Queen Theatre

700 Congress Avenue,
Austin, TX 78701

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Additional Info

Previously operated by: Interstate Theatres Inc. & Texas Consolidated Theaters Inc., Publix, Trans-Texas Theatres

Firms: Walsh & Giesecke

Functions: Art Gallery

Previous Names: Lyric Theatre, Hegman's Queen Theatre

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Queen Theatre

Opened in 1916 as the Lyric Theatre it was later renamed Queen Theatre. In 1920 it was demolished and a ‘new’ Queen Theater was built, which was operated by Jay J. Hegman from its opening on March 2, 1921 with Anita Stewart in “Marriet and the Piper”. Designed by architectural firm Walsh & Giesecke, seating was provided for 560 in the orchestra and 340 in the balcony. It was equipped with a Robert Morton pipe organ. It was operated by Publix. In 1933 it was sold to Interstate Theatres chain. In the 1950’s it was sold to the Trans-Texas Theatres chain. In recent years the building became home to the Arthouse at the Jones Center. By 2015 it had been renamed The Contemporary.

Contributed by Lost Memory

Recent comments (view all 8 comments)

CSWalczak on July 15, 2012 at 8:51 am

This article about the renovation of the Austin Art House has some pictures that show traces of the former theater.

rdk on September 21, 2013 at 1:58 pm

In the 1940s the Queen ran double features with a serial on Sat. Owned by Interstate Circuit.

DavidZornig on November 2, 2015 at 2:33 pm

Added undated early photo and below copy credit & courtesy of the Austin History Center Facebook page.

Queen Theater at 700-702 Congress Avenue. George Littlefield bought the original Queen at 700 Congress and its next door neighbor, the Casino Theater, in 1920 with plans to tear them both down and build an all new expanded theater. He died before the plans came to fruition, but the project continued under J.J. Hegman. The new Queen Theater opened in 1921 with the first electric light sign for a theater in town, first wiring for sound, seating for 900, a lavishly decorated interior, a unique projection room and more.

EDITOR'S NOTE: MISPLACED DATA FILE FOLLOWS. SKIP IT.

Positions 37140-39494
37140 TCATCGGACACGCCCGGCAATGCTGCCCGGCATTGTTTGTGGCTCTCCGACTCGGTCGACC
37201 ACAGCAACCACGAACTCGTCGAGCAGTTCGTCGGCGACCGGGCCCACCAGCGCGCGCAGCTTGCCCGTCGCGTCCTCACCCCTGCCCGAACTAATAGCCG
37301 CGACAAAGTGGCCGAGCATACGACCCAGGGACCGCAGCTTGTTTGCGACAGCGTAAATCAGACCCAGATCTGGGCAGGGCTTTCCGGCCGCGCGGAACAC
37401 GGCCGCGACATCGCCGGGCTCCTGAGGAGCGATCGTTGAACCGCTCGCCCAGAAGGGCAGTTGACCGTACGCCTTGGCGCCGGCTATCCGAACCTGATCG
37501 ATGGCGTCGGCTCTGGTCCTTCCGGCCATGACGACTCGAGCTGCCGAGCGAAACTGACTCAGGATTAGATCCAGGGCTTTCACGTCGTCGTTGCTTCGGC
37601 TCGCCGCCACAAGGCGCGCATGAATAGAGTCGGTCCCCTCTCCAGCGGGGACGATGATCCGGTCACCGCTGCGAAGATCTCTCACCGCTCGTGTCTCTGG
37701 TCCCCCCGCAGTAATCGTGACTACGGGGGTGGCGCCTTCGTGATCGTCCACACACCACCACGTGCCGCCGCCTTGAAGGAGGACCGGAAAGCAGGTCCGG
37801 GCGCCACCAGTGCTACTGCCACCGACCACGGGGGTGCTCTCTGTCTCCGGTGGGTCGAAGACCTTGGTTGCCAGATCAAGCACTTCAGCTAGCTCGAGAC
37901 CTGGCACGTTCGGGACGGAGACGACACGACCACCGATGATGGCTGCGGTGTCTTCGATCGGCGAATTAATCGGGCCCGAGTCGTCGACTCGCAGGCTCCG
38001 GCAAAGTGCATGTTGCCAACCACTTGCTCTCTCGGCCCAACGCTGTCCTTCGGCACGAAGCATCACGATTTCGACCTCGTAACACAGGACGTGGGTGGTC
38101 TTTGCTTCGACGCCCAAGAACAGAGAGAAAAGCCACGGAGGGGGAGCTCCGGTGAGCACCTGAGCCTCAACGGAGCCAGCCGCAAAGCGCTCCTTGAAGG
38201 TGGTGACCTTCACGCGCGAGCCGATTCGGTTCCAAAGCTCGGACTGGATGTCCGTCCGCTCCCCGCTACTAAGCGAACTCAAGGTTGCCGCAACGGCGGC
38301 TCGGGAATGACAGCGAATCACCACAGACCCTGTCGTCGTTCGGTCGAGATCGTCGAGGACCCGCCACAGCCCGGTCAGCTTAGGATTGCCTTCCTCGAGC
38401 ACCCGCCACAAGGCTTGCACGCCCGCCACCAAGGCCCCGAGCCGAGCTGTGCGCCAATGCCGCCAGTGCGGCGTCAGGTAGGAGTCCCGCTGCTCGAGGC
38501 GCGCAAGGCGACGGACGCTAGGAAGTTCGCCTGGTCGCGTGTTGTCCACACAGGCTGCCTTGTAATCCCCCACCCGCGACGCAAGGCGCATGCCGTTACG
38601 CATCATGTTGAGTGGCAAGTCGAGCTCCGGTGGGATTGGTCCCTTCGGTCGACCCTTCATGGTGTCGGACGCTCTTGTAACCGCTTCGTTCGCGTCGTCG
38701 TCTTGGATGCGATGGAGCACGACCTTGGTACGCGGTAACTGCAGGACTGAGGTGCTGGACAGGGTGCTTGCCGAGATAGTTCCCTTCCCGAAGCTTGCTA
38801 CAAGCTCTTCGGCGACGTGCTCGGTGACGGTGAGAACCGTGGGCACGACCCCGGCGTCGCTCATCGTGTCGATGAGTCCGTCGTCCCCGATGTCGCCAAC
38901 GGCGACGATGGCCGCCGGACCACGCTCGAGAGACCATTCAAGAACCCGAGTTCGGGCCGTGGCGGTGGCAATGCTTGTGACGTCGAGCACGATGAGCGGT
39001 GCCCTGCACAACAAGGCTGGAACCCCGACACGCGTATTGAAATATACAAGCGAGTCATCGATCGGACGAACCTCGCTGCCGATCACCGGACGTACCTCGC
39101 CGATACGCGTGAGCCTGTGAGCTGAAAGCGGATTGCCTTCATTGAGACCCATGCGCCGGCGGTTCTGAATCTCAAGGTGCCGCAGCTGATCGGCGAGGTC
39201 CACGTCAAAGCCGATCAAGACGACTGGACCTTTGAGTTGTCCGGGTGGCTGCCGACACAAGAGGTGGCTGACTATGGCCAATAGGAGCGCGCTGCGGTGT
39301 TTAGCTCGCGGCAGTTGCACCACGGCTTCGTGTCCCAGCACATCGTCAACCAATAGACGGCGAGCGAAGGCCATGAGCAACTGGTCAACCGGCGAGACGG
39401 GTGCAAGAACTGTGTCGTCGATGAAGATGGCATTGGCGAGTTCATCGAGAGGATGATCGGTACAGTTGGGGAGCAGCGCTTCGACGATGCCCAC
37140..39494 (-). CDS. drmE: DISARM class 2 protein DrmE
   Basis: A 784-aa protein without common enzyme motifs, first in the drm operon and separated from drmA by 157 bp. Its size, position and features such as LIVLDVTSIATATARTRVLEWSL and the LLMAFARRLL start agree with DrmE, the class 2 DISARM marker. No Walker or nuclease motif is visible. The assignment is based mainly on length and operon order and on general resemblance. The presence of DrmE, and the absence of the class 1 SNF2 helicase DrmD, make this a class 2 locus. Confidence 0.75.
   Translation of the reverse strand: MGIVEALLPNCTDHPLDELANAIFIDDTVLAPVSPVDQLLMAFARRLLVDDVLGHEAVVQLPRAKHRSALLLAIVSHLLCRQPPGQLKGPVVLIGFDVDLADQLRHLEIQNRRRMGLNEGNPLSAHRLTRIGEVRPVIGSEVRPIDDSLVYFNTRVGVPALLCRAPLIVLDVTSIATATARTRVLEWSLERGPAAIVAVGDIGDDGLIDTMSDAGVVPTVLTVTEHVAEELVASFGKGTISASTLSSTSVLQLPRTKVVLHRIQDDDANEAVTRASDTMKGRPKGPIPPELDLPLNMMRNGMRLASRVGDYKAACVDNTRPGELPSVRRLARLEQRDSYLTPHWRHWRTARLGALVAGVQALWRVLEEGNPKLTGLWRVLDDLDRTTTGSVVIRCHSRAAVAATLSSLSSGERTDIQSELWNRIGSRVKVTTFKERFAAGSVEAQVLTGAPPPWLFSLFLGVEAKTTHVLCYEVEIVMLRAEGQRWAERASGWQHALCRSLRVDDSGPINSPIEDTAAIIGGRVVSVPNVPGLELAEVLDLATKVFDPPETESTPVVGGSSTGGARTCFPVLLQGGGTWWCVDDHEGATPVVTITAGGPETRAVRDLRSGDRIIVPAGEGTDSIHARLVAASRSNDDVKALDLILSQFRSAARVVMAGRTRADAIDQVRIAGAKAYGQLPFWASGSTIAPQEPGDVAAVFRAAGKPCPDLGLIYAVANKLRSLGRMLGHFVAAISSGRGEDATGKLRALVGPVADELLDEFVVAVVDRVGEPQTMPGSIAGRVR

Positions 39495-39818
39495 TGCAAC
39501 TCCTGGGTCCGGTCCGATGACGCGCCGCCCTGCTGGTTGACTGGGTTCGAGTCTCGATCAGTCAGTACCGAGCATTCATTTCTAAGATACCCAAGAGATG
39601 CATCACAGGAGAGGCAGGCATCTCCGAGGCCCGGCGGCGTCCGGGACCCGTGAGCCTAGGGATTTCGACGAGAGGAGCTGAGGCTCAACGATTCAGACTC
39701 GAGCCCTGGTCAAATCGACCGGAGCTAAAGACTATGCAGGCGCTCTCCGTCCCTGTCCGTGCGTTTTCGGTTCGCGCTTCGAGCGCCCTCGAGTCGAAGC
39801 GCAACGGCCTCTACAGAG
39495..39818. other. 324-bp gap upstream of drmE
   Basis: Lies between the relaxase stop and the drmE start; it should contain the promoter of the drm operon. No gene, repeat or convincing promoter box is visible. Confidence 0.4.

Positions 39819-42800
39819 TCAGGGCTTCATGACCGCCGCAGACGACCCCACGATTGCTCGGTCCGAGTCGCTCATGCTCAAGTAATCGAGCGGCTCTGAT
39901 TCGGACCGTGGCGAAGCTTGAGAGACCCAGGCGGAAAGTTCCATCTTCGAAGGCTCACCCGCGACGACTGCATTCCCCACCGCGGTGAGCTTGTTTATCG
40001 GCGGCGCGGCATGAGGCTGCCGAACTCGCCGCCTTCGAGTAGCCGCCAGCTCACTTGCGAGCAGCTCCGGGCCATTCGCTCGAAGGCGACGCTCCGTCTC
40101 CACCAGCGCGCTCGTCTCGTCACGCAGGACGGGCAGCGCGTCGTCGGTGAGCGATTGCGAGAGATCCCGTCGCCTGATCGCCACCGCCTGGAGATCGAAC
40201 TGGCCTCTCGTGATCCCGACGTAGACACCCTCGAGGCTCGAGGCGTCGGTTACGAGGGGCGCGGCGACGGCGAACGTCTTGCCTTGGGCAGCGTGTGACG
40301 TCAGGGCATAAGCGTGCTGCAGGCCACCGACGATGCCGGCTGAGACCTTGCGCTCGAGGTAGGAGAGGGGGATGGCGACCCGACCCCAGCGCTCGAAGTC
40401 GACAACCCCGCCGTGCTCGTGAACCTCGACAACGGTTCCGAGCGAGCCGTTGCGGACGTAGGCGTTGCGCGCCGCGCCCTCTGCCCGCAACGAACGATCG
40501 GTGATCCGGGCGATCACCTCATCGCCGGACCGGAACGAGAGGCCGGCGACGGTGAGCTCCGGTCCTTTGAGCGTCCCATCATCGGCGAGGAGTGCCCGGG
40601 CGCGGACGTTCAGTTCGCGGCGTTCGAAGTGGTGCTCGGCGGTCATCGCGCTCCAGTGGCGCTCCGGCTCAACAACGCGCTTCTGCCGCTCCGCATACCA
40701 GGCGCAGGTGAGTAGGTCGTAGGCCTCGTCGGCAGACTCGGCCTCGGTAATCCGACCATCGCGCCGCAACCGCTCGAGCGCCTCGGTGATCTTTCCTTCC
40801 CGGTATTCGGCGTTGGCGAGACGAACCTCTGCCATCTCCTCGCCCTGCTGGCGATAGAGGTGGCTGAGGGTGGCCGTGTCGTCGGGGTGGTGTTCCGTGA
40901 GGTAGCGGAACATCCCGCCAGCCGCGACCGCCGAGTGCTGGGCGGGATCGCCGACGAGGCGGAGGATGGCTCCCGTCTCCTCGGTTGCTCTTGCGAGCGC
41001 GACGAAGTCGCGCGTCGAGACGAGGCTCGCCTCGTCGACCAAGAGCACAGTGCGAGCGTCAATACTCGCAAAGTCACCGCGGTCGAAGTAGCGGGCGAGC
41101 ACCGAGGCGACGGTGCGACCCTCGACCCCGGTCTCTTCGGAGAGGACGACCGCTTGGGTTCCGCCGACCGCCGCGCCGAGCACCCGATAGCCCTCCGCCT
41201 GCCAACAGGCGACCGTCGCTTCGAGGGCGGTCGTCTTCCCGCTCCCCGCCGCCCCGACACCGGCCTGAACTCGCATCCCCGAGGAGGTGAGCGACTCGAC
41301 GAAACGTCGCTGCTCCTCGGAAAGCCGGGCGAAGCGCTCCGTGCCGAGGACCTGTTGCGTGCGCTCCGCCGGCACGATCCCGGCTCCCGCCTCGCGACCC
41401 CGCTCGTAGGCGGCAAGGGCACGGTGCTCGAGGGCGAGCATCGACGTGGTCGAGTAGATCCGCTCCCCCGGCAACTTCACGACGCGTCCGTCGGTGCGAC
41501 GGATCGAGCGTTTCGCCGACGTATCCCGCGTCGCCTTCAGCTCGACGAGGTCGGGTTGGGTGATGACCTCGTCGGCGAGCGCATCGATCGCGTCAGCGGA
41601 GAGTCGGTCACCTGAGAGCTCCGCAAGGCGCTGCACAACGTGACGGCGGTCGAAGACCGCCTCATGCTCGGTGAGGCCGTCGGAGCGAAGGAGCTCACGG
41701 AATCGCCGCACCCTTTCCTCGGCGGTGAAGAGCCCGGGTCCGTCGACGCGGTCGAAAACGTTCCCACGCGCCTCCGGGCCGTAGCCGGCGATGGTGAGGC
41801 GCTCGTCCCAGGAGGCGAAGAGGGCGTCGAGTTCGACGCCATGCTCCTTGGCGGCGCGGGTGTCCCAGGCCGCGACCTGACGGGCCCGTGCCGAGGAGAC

While running the Queen in the 1920s, the Hegmans battled Texas' Blue Laws, which at the time forbade most commerce on Sundays. Angry that many drugstores and cigar shops operated illegally on Sundays with impunity, the Hegmans began defying the Blue Laws by advertising Sunday pictures. Eventually, all of Austin had to close on Sundays to ensure equal enforcement of the law. We have an online finding aid for the J.J. Hegman Papers: http://bit.ly/14wE31f.

DavidZornig on November 2, 2015 at 2:34 pm

Also courtesy of the Austin History Center Facebook page.

The shell of the building is still there, but the facade is gone. The Queen went into disrepair and closed in the 1950s, but not before the ceiling collapsed (with people inside). It is now The Contemporary (formerly Arthouse), and if you go inside, you can still see some of the original ceiling and walls of the old theater.

rivest266 on March 9, 2018 at 4:13 pm

Reopened as Queen on March 8th, 1917. Grand opening ad in the photo section.

DavidZornig on May 7, 2018 at 2:35 pm

Additional history and photos of the Queen in the below Austin Public Library article.


DavidZornig on May 7, 2018 at 2:43 pm

1954 photo & copy added, credit Austin History Center, Austin Public Library.

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